I’ve learned so much over the last several months, not only about what is important in life, but what’s not important. As my family has been in transition with our new endeavor, I haven’t thought for one moment (as crazy as it’s been) that it’s not for the best. My kids took a giant leap in maturity over the summer and are heading back to school with mental and physical strength. They learned so much on the farm, including responsibility, ownership, work ethic and sweat equity. My 11 year old son can give a full farm tour to an adult, any time, any day. He has amazing customer service skills, because he loves and believes in what we do. Our kids see how hard Scott and I work every day, and in return they respond with a willingness to help and have a hand in it themselves.
Off the farm, we are making changes too. Not important – Cable TV. We have the internet (for the farm and news/weather) and a closet full of movies, which actually get viewed now. We could never find enough time to catch up on our reading, TV is just garbage in/garbage out anyway, and we needed to cut back on our expenses - so bye-bye Cable TV. We also cancelled our home phone since we saw no need to have both cell and home phones.
Important – independence. I’m trying to obtain more homesteading skills, to not only save money, but to gain control over the ingredients (or rather chemicals) we are exposed to. I make my own shampoo and conditioner now. I’ve made Maddux natural flea/tick spray, which I plan to modify and use for us humans. I’m working on locating ingredients for soap, so we can have a nice stock to last ½ a year or longer. And making my own yogurt (which is a huge expense for us) is in the near future. I’ve made quick jam before, but managed to cook up and can 10 jars of muscadine jam while my kids were home sick the other day. Not to mention, someone just donated a pressure canner, so I’ll be able to can my own chicken stock this year.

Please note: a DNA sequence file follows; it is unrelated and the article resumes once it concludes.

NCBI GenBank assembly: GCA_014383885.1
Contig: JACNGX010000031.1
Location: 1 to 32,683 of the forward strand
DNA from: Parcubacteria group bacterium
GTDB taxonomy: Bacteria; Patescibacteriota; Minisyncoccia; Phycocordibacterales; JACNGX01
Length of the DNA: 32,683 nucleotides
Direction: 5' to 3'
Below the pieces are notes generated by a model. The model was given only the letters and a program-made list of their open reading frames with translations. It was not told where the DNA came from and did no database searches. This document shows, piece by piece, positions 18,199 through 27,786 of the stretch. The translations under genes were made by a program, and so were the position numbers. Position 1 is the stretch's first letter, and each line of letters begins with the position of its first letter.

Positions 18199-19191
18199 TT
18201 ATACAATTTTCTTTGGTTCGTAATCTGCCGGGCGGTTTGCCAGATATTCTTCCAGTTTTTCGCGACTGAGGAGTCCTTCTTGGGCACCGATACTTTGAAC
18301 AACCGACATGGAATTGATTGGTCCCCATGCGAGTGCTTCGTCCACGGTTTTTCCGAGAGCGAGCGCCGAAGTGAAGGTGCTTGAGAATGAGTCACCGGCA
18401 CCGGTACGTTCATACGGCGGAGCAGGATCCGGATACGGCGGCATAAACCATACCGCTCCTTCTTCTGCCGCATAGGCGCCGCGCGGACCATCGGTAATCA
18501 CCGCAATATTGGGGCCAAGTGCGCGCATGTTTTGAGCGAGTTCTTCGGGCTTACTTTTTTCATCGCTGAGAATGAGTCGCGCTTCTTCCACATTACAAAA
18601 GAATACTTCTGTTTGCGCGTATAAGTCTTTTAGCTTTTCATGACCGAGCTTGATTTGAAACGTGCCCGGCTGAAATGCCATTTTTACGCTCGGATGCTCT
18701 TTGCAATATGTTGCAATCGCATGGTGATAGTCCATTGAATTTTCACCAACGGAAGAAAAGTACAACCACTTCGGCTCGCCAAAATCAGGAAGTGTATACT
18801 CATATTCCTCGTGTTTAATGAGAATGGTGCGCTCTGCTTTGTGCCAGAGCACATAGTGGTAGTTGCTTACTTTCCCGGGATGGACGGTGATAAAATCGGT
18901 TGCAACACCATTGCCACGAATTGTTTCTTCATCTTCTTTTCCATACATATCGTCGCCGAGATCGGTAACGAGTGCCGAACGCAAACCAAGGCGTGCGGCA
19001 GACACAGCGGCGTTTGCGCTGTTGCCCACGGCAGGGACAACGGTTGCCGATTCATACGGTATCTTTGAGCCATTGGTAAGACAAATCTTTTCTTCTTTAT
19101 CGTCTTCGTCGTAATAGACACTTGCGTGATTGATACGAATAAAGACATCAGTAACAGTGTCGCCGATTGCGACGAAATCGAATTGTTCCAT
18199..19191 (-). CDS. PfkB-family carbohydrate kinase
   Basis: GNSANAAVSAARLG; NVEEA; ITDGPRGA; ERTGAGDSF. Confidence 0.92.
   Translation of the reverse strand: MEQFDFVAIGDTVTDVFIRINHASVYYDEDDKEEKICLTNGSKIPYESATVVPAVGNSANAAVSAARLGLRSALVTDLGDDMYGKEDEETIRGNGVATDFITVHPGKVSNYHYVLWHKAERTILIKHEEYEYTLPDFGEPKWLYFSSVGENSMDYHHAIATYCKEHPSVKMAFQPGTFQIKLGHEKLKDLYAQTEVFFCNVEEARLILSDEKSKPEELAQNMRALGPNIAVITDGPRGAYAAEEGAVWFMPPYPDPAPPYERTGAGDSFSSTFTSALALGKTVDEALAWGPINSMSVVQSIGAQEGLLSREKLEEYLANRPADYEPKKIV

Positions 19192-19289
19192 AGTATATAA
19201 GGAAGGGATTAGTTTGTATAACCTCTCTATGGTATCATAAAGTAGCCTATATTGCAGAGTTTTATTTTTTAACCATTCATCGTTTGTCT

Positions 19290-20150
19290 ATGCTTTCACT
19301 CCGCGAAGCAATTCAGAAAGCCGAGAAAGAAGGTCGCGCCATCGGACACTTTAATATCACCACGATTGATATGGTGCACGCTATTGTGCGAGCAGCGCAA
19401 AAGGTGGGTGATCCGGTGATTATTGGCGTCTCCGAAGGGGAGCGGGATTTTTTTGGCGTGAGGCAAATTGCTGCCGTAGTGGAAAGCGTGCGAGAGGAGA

It all makes a difference collectively. My family is much happier with less static in our lives and more focus on what really matters. Think about what in your life you could live without. I know this is a stretch for some (and at one time me included), but what if Starbucks never existed, or any coffee house for that matter? No one would die. It’s even possible that there would be less irritation and road rage.
There’s something to that simpler life lived by our elders. Less technological distractions, real community, real farming…
We really can change for the best… first step is awareness.